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Many employers, particularly those that employ a significant number of part-time and casual workers, will be quite pleased by the Ontario government’s decision to reverse a controversial part of the amendments to labour and employment legislation that it introduced last year, specifically provisions relating to the calculation of public holiday pay.

As we detailed here, the Ontario government in November 2017 passed Bill 148, the Fair Workplaces, Better Jobs Act, 2017, which made a number of changes to the province’s labour and employment landscape that were to be unrolled over the course of approximately 12 months. Bill 148 was met with widely divergent responses, with many employers expressing concern that its changes would make it difficult for many Ontario businesses to remain competitive.

Among the changes that caused employers angst was a change to the method by which employees’ public holiday pay was to be calculated. Historically, this entitlement was calculated by simply tabulating the amount earned by an employee over the 4 weeks prior to a public holiday and dividing by 20 (days), with the resulting total being the amount to be paid to the employee. This calculation would result in a typical full-time employee being paid eight hours on a holiday and a half-time employee being paid approximately four hours—a result that appealed to both common sense and fairness by tying total hours worked to the entitlement provided.

The new calculation was performed by dividing regular wages earned in the pay period before a public holiday by the number of days worked in that same pay period (generally the preceding two weeks). This change, which ostensibly aimed to disincentivize employers from engaging the services of casual employees, created a number of absurd possibilities. For example, the half-time employee mentioned above who worked five days per week, four hours per day, would still receive four hours’ pay for the holiday, whereas a casual employee who worked a single eight-hour shift in the pay period preceding the holiday would receive eight hours of holiday pay. This is obviously an illogical result and one that is clearly unfair to many employees and employers.

While this may appear to be an isolated example, similar scenarios are very much the reality for many employers in areas such as the retail industry that rely heavily on a variety of employee scheduling arrangements. In some cases, employers have been faced with the necessity of cutting employee hours or making layoffs in order to offset the additional expense associated with the change in calculation. Affected employers that had spoken loudly against this change, amongst others, have been rewarded with at least a temporary reprieve.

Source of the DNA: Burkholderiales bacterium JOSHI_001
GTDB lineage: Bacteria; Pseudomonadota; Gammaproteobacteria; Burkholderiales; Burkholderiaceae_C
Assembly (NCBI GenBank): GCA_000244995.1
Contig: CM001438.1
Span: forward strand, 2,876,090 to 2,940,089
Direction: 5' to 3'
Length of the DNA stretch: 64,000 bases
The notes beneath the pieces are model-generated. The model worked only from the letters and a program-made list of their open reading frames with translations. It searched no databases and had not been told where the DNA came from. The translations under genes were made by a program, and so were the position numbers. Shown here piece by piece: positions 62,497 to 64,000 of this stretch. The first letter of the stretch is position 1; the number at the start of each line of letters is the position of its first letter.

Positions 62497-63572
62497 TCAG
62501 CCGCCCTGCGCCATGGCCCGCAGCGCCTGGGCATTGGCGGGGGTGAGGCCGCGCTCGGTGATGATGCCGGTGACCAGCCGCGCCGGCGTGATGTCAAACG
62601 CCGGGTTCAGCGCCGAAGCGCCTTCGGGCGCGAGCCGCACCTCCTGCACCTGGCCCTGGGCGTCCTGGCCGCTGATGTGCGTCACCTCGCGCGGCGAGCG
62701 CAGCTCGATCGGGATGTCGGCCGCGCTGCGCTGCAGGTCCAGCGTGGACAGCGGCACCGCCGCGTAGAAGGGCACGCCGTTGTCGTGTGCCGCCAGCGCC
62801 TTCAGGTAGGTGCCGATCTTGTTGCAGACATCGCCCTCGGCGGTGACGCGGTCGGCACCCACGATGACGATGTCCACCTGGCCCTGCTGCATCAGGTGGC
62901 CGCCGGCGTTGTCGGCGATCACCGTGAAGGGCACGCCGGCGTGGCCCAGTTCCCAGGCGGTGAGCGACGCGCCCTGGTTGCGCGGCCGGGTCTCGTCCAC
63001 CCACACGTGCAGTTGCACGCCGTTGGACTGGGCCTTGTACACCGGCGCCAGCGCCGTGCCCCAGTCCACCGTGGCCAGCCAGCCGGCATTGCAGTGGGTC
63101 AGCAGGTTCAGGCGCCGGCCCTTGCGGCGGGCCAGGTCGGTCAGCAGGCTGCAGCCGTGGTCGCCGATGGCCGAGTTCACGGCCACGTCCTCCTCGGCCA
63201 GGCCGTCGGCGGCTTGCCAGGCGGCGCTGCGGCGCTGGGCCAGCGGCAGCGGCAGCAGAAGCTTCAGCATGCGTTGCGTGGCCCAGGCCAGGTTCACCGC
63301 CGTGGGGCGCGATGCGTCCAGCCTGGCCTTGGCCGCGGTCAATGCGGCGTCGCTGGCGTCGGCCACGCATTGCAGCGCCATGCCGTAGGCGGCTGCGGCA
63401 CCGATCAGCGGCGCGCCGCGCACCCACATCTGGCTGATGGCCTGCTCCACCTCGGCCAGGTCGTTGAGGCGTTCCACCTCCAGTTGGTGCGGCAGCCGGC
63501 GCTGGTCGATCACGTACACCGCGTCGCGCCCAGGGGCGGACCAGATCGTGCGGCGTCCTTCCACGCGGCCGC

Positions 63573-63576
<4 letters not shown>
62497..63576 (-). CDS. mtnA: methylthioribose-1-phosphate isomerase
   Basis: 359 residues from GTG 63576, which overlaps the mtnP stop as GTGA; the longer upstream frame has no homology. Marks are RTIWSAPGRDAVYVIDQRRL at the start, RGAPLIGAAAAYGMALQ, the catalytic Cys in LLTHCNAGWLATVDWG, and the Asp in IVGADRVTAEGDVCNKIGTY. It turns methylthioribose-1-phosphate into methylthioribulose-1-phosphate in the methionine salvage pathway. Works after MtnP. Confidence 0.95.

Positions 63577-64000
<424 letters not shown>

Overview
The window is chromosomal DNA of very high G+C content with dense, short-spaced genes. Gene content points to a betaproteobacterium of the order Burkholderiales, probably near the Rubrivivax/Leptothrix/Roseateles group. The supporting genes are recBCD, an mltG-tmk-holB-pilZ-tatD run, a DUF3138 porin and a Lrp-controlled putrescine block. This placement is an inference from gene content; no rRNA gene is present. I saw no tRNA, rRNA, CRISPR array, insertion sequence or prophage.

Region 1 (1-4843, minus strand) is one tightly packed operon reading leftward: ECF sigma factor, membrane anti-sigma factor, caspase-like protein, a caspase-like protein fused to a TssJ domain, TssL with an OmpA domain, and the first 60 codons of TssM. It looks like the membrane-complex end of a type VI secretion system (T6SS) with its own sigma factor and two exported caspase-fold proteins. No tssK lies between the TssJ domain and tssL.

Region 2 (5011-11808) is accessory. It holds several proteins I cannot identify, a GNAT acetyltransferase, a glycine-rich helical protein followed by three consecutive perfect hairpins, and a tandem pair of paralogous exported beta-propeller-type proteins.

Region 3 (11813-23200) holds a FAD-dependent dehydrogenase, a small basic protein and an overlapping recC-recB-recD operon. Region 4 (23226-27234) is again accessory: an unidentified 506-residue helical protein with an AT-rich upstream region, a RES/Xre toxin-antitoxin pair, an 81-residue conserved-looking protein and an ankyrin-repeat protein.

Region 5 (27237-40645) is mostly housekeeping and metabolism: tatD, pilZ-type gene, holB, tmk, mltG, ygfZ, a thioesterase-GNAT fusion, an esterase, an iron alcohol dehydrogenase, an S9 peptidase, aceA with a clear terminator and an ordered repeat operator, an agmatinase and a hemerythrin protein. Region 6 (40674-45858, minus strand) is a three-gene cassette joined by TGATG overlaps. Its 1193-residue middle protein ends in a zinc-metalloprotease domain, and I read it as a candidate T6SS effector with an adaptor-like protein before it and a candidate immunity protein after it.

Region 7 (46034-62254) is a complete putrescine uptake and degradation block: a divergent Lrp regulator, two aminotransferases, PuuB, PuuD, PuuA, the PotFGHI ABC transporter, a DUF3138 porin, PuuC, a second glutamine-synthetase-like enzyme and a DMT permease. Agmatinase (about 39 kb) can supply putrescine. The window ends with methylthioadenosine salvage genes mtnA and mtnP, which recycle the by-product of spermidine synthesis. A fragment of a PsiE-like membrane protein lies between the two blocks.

The official statement of the Ontario government is that it will conduct a review of the public holiday system during the remainder of 2018, but that it understands the problems associated with the calculation change that was unrolled in Bill 148. As such, it has enacted a new regulation, O. Reg. 375/18, which reinstates the public holiday pay formula which had been in place prior to Bill 148. What comes of the government’s subsequent review will remain to be seen, but in the near future employers can return to their previous methods.

The regulation and reinstatement will take place on July 1, 2018, and therefore take effect for the purposes of the Canada Day holiday. It should be noted that the regulation will not be in effect for the upcoming Victoria Day holiday (May 21, 2018), and that employers will need to use the Bill 148 method of calculation in this case.


Employers will—and should—look at this decision as a positive sign that the Ontario government may be willing to reconsider the decisions it made with respect to Bill 148 which, as has been widely argued, appeared in many cases to be poorly considered. While this is a small victory for employers in the grand scheme of things, it does indicate that Ontario’s government, with the spectre of an election looming, may be willing to listen to consider further concessions, either with respect to changes that have already taken effect or others that have yet to come into force.

For the time being, however, employers should consider the following:

  • Policies that were revised to reflect Bill 148 changes regarding public holiday pay will need to be revised once more.
  • If scheduling practices were adjusted to offset the potential harms of the Bill 148 changes, such practices might need to be revisited beginning in July.
  • Providing feedback to the Ministry of Labour regarding Bill 148 changes, past or future, may not be a fruitless endeavour after all.
  • All employers should keep apprised of the government’s review process for public holiday pay and any other Bill 148 provisions that may be considered.


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